CO emissions from C40 cities: citywide emission inventories and comparisons with global gridded emission datasets

Document Type

Journal Article

Publication Date



Environmental research letters : ERL [Web site]








C40 cities; CO2; EDGAR; GPC inventory; ODIAC; emission trends; emissions


Under the leadership of the C40 Cities Climate Leadership Group (C40), approximately 1100 global cities have signed to reach net-zero emissions by 2050. Accurate greenhouse gas emission calculations at the city-scale have become critical. This study forms a bridge between the two emission calculation methods: (a) the city-scale accounting used by C40 cities-the Global Protocol for Community-Scale Greenhouse Gas Emission Inventories (GPC) and (b) the global-scale gridded datasets used by the research community-the Emission Database for Global Atmospheric Research (EDGAR) and Open-Source Data Inventory for Anthropogenic CO (ODIAC). For the emission magnitudes of 78 C40 cities, we find good correlations between the GPC and EDGAR ( = 0.80) and the GPC and ODIAC ( = 0.72). Regionally, African cities show the largest variability in the three emission estimates. For the emission trends, the standard deviation of the differences is ±4.7% yr for EDGAR vs. GPC and is ±3.9% yr for ODIAC vs. GPC: a factor of ∼2 larger than the trends that many C40 cities pledged (net-zero by 2050 from 2010, or -2.5% yr). To examine the source of discrepancies in the emission datasets, we assess the impact of spatial resolutions of EDGAR (0.1°) and ODIAC (1 km) on estimating varying-sized cities' emissions. Our analysis shows that the coarser resolution of EDGAR can artificially decrease emissions by 13% for cities smaller than 1000 km. We find that data quality of emission factors (EFs) used in GPC inventories vary regionally: the highest quality for European and North American and the lowest for African and Latin American cities. Our study indicates that the following items should be prioritized to reduce the discrepancies between the two emission calculation methods: (a) implementing local-specific/up-to-date EFs in GPC inventories, (b) keeping the global power plant database current, and (c) incorporating satellite-derived CO datasets (i.e. NASA OCO-3).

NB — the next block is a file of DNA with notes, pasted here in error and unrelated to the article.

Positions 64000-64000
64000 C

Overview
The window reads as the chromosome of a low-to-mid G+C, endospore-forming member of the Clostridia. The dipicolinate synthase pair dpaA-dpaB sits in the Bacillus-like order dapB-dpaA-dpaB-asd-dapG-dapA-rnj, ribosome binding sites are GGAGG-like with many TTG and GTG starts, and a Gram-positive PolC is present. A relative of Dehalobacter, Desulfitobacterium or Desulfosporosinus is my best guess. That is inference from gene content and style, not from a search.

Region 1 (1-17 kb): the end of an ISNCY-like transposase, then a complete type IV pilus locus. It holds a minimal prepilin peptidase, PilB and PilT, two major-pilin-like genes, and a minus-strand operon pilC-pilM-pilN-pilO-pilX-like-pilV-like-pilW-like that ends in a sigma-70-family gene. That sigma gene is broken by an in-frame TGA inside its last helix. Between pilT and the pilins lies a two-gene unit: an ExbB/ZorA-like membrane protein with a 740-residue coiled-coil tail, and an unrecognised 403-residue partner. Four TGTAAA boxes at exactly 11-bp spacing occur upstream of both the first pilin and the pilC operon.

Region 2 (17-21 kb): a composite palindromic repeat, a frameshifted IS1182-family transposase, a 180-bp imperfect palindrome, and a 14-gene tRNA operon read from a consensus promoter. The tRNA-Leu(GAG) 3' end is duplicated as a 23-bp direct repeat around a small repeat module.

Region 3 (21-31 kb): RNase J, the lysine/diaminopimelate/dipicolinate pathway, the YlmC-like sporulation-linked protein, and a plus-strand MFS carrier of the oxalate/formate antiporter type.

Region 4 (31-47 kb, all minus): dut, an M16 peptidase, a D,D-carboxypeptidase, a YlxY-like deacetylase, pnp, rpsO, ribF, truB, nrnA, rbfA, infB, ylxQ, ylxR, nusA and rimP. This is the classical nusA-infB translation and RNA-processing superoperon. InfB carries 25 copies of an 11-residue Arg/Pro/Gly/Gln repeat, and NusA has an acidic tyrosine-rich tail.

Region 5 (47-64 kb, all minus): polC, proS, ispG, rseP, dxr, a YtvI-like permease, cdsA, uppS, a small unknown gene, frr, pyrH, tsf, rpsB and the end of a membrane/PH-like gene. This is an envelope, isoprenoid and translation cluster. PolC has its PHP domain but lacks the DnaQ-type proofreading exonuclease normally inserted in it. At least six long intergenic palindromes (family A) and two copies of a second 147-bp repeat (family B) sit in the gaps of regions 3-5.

Environmental and Occupational Health